The heavy engineering bias at Facebook means there’s a culture of “impatience or intolerance for trivial work,” in Janardhan’s words. The first time a data center engineer gets awakened at 2:00 am to fix a faulty server or network switch, he might apply a temporary band-aid, Janardhan says. “But if they are woken up twice in a week for the same problem, they will ensure they fix it with some automation to ensure it never happens again.”

What does that mean in practice? For one thing, it means Facebook puts a lot of thought into handling server failures (which is a corollary of its decision to use cheap, lowest-common-denominator hardware in its data centers; more on that below). In Facebook’s Hadoop clusters, there are always three copies of every file. Copy A and Copy B usually live within a single rack (a rack consists of 20 to 40 servers, each housing 18 to 36 terabytes of data). Copy C always lives in another rack.

A mini-database called the Namenode keeps track of the locations of these files. If the rack holding A and B or the switch controlling that rack fail for any reason, Namenode automatically reroutes incoming data requests to Copy C, and it creates new A and B copies on a third rack.

That’s all standard in Hadoop—but as you might guess from this explanation, the machine running the Namenode is the single point of failure in any Hadoop cluster. If it goes down, the whole cluster goes offline. To cover that contingency, Facebook invented yet another mechanism. It’s called Avatarnode, and it’s already been given back to the Hadoop community as an open-source tool. (Check out this post on Facebook’s “Under the Hood” engineering blog if you’re dying to know the details).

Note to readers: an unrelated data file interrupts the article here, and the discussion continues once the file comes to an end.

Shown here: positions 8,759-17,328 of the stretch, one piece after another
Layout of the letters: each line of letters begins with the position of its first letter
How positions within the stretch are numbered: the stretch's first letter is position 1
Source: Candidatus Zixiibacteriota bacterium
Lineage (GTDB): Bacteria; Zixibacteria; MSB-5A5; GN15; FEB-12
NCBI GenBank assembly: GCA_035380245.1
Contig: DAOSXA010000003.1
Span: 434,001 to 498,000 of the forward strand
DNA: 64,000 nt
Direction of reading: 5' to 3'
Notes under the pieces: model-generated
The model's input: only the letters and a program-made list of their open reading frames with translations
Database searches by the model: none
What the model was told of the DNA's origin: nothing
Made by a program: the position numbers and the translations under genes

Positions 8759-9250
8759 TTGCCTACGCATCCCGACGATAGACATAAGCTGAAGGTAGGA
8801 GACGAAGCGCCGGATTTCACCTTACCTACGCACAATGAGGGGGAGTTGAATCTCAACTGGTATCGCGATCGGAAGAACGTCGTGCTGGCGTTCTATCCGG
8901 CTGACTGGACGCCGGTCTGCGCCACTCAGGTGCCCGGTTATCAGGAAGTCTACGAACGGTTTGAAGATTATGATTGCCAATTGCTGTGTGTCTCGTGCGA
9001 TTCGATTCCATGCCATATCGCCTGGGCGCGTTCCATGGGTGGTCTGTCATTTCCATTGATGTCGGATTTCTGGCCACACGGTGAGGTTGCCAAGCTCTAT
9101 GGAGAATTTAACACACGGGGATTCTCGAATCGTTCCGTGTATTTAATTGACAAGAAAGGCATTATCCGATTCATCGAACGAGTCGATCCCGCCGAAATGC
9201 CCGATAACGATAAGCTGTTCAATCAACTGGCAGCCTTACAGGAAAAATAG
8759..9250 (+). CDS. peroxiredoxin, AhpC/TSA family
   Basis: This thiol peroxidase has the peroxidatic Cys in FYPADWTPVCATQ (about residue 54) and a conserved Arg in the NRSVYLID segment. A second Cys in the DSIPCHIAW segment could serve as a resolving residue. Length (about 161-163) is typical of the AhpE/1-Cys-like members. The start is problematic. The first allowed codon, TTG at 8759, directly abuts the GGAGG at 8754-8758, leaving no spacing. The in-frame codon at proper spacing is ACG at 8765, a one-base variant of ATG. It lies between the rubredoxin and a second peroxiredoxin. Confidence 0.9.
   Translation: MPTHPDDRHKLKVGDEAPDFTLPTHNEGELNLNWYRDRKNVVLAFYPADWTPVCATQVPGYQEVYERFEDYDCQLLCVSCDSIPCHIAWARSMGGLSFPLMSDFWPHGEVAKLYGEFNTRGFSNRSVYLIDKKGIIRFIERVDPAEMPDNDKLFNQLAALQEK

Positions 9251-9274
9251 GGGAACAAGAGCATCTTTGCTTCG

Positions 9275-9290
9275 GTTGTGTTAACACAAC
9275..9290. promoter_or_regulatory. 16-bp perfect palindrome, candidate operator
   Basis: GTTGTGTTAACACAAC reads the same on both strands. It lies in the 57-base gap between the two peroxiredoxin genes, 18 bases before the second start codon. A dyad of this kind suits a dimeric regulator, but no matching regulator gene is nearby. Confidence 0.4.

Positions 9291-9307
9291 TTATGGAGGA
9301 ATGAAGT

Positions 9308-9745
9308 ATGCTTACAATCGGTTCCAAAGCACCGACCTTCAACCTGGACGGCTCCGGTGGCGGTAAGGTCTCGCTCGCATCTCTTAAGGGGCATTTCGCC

The big idea at Facebook, Janardhan says, is to “make the machine do the work.” The company’s largest photo-storage cluster is “north of 100 petabytes,” he says. At most companies, it would take hundreds of people to maintain a database even half that size. Facebook has exactly five.

The Red Button or the Blue Button?

Facebook’s infrastructure engineers may obsess about storage, but they aren’t pack rats. The whole point of maintaining such an elaborate data back end is to allow continuous analysis and experimentation on the front end.

“There are literally tens of thousands of experiments running in production across our billion users at any given time,” says Parikh. “Some are subtle and some are very significant changes. One critical part of this testing is being able to measure the response.”

Thanks to off-the-shelf tools like Optimizely or Adobe’s Test&Target, virtually any company with a website can do what’s called A/B testing or multivariate testing. The idea is to create two or more variations of your website, split up the incoming traffic so that visitors see one or the other, then … Next Page »

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Wade Roush is a freelance science and technology journalist and the producer and host of the podcast Soonish. Follow @soonishpodcast